Why Hillary Is Not the One by Cindy Sheehan
I will only support a candidate who is courageously and uncompromisingly committed to peace.

Is Obama One of Us? by Salim Muwakkil
He’s a progressive in the context of Washington. It’s up to us to widen that context.

China Joins the Battle for Space by Frida Berrigan
Its test only emboldened the hardcore advocates of missile defense in the United States.

“The People Are Sovereign” by Senator Russ Feingold

“If and when Congress acts on the will of the American people by ending our involvement in the Iraq War, Congress will be performing the role assigned it by the Founding Fathers.”

Lewis Black by Antonino D’Ambrosio
“Every day these guys do something more outrageous. I just start yelling about this stuff, and there is my act,” says the comedian.

Poem by Matthew Murrey

Manu Chao, Globalista by Antonino D’Ambrosio
“I just don’t understand why there aren’t thousands protesting outside the White House every day,” says the polyglot musician.

Will Durst overs Presidential spring training.

March 2007 Volume 71, Number 3

Comment Molly Ivins in Her Own Words

Matthew Rothschild investigates a case of preventive detention.

Barbara Ehrenreich weighs in on the etiquette of big tipping.

Held Without Trial in the USA by A. C. Thompson
Why a national grassroots campaign is needed to impeach Bush and Cheney.

Broken by This War by Stacy Bannerman
“Almost 60,000 military marriages have been broken by the war.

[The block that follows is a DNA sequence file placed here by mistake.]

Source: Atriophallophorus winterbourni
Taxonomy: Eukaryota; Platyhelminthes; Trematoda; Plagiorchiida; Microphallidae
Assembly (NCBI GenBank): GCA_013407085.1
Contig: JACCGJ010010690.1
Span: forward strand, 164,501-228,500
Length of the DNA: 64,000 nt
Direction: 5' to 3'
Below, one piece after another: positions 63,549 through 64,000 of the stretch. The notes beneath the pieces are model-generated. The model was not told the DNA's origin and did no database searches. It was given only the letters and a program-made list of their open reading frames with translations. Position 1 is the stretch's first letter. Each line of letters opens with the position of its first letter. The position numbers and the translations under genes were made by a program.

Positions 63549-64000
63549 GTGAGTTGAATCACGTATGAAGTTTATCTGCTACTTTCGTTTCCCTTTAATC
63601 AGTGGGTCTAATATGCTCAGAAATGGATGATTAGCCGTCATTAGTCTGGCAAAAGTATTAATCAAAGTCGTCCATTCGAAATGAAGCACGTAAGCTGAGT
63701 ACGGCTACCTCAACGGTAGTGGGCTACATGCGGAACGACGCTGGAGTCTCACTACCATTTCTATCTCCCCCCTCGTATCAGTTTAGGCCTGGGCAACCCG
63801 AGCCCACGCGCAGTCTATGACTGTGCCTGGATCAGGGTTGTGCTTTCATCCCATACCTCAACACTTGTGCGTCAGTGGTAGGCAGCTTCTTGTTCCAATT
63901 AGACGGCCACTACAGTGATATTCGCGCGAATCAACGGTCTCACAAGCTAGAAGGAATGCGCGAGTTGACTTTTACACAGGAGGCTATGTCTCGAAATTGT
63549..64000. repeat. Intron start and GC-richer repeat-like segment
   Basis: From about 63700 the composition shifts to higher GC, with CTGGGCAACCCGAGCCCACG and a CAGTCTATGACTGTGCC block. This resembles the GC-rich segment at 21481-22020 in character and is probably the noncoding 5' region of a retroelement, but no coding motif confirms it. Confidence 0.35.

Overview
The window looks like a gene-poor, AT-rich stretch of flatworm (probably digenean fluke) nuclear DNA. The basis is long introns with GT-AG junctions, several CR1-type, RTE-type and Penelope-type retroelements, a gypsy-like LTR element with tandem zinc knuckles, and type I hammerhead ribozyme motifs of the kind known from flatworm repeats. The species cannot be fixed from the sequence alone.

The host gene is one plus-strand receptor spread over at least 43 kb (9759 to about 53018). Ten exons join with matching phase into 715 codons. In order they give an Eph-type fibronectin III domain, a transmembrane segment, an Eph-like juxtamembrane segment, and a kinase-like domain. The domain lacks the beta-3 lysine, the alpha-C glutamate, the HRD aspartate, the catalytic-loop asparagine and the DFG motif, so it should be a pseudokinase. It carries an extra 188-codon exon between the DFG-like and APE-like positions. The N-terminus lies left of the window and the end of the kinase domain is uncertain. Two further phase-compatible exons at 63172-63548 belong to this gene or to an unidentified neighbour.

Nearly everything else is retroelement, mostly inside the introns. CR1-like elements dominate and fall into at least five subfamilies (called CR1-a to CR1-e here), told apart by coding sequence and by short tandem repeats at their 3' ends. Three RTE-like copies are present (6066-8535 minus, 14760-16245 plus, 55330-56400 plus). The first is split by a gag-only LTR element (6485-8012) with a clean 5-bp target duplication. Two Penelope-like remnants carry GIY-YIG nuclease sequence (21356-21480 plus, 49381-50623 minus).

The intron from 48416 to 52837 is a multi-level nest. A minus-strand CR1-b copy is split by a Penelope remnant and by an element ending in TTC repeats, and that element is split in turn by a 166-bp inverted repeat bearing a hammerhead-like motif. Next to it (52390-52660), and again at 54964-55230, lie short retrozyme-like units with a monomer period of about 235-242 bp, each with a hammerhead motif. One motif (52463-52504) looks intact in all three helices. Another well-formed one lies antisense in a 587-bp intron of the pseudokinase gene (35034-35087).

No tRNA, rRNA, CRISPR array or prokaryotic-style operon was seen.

Gene Sharp by Gene Sharp
“Dictators don’t like us,” says the leading advocate of nonviolent action.

Poem by Adrienne Rich

Manu Chao, Globalista by Antonino D’Ambrosio
“I just don’t understand why there aren’t thousands protesting outside the White House every day,” says the polyglot musician.

Kate Clinton examines the body politic.

Molly Ivins said it’s time to raise hell.

February 2007 Volume 71, Number 2

Comment Bush’s Undemocratic Escalation

Barbara Ehrenreich cheers Borat and deplores routine American anti-Semitism.

Luis J. Rodríguez welcomes back Daniel Ortega.

Impeachment by the People by Howard Zinn
Why a national grassroots campaign is needed to impeach Bush and Cheney.

Graduating to Prison: Native Americans Sue School District by Mary Annette Pember
About 30 percent of elementary students in Winner, South Dakota, are Native American. Only 1 percent finishes high school.

Iraq Disintegrates by David Enders
“Three people passed by me and shot another man in the head and walked away. It’s just normal.”

Linton Kwesi Johnson by Elizabeth DiNovella
“People know me as a reggae artist; they don’t know me as a poet,” says the British performer. “But I began with the word.”

Poem by Frederick Foote

Mark Cuban is a political work-in-progress.

Molly Ivins hails some Bill of Rights heroes.

January 2007 Volume 71, Number 1

Comment Our Sinful Economy

Barbara Ehrenreich detects the can’t-do spirit of the Dems.

A Peculiar Version of Friendly Fire: Female Troops Face Double Danger by Traci Hukill
Sexual harassment and assault are endemic in the military.

Homecoming Nightmares Elizabeth Weill-Greenberg
For many veterans of the Iraq War, everyday noises, sights, and smells are deadly threats.

A School in Coal’s Shadow by Kari Lydersen